“I guess that’s good. I don’t really know why I’m here. Someone just handed me this paper and told me to come to this office.”

“You’ve been assigned to the Mortality Department as a tech specialist. The note I received tells me that you were quite the computer aficionado in life. You must also enjoy it quite a bit, or you’d never have been assigned to this job. You’re going to be caring for one of the most important machines in existence!”

“Really?” Jeff’s face lit up.

“We call it the Randomizer, and it is the technological masterpiece that runs everything you see around you.” He raised his hand as if to indicate the strange screens, the endless streams of data, and the large monitors on the walls that displayed maps of the globe. “The Randomizer is the dealer of death. It ­determines when it is time for a living human to die.”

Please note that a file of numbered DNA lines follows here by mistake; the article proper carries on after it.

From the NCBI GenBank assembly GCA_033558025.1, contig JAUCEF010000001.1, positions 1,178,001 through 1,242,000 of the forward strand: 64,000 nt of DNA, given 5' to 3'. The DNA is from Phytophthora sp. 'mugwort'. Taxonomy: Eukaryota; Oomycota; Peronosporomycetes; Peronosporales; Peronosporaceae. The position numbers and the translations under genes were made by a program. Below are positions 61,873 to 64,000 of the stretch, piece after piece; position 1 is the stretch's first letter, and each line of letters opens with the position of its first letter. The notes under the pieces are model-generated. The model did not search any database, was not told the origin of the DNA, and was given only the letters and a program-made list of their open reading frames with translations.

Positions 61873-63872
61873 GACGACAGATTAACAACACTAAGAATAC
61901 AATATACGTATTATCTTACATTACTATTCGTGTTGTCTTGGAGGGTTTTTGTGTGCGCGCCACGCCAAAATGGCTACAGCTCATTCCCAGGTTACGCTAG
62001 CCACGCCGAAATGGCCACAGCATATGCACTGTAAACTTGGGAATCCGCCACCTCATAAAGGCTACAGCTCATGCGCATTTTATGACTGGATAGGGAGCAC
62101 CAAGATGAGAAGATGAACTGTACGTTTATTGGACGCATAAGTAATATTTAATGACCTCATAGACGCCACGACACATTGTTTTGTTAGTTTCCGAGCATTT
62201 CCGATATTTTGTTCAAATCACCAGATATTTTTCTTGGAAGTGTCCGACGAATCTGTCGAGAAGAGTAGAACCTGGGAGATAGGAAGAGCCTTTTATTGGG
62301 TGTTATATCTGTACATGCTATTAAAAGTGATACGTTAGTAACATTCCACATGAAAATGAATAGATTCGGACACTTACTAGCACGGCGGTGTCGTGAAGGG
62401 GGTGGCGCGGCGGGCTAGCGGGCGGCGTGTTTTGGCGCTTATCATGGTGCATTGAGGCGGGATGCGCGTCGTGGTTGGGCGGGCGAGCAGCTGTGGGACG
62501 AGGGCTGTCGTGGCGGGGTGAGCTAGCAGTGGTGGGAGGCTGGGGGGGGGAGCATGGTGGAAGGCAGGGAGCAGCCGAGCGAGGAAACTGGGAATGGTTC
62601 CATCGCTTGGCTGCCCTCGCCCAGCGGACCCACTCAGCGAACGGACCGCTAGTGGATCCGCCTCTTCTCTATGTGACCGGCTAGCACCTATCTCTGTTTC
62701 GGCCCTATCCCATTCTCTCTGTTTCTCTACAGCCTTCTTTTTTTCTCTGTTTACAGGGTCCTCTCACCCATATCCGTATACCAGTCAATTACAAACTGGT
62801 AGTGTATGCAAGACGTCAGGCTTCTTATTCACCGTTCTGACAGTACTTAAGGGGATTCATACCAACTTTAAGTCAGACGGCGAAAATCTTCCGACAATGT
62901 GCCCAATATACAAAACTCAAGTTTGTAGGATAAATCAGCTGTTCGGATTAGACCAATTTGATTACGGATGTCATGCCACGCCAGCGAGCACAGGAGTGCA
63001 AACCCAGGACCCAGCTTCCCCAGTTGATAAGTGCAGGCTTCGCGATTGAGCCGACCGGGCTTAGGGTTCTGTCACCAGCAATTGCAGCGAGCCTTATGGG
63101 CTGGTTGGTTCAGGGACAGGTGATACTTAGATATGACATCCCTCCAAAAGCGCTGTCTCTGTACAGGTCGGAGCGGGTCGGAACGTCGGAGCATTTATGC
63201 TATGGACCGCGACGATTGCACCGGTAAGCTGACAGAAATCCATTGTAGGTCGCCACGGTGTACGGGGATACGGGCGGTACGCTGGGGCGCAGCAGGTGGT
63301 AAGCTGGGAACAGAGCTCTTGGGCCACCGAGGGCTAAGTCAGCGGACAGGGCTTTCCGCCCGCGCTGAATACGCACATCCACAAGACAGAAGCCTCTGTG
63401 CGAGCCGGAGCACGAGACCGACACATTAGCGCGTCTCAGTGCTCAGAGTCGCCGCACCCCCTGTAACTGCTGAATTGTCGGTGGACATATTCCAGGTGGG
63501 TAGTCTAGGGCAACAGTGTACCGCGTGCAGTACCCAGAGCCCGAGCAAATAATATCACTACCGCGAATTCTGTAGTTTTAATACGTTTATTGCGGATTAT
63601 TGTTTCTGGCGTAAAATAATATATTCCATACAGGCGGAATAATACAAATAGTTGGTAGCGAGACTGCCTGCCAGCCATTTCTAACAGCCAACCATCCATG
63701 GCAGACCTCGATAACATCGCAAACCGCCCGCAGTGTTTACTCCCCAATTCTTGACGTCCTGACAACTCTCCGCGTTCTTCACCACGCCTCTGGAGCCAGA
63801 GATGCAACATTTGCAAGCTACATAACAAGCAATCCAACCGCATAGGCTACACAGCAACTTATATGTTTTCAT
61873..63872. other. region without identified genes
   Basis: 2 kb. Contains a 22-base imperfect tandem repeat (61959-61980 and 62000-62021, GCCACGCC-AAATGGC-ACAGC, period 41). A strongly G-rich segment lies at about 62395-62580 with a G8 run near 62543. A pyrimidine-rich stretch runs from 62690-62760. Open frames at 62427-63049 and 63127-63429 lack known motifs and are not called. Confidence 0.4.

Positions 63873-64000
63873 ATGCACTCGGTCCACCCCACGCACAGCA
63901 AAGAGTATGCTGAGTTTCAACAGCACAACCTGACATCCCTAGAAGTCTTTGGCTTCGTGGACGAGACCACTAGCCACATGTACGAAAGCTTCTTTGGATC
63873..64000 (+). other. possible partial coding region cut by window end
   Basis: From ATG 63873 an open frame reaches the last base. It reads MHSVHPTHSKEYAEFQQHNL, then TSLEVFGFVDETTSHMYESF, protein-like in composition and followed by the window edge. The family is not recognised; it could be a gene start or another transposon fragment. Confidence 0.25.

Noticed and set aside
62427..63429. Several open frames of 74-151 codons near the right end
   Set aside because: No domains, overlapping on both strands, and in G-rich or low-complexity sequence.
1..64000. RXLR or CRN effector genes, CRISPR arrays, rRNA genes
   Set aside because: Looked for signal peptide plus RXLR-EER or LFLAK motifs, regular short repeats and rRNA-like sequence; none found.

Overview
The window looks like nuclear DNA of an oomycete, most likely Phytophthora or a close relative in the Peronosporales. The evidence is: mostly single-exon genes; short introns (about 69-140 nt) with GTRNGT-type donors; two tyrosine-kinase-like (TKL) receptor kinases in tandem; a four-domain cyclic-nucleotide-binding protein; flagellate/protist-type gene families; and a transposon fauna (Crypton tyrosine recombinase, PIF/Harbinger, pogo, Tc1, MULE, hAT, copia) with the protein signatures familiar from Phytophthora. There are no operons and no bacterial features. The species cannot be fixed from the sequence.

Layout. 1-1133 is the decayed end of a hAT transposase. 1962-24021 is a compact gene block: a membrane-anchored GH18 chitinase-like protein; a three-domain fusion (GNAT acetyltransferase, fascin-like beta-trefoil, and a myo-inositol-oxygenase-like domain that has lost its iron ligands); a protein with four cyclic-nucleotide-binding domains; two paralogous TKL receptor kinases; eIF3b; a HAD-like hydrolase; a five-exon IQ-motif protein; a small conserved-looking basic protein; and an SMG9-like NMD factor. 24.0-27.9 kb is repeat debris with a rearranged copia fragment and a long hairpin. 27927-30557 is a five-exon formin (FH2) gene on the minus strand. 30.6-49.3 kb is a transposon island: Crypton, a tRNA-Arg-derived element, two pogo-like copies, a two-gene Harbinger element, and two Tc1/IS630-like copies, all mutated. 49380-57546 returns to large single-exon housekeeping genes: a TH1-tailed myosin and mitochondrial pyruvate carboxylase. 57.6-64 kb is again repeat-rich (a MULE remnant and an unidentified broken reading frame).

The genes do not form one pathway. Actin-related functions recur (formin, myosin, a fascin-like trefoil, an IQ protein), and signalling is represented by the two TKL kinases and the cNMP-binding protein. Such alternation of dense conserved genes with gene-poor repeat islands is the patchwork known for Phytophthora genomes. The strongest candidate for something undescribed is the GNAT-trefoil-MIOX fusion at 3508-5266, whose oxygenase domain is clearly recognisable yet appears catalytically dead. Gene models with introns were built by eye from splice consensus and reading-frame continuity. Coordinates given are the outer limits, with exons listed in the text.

“You mean it just picks that at random?” Jeff asked, incredulous.

“Nonsense! It requires careful calibration almost constantly. We tweak the machine to favor certain demographic groups when it selects who dies. For instance, the elderly are more likely to be selected. Someone near a burning building ­instantly has a much higher chance of death by fire. A smoker has a higher chance of fatal lung cancer. And all of this ­data is carefully tweaked every minute of the day.”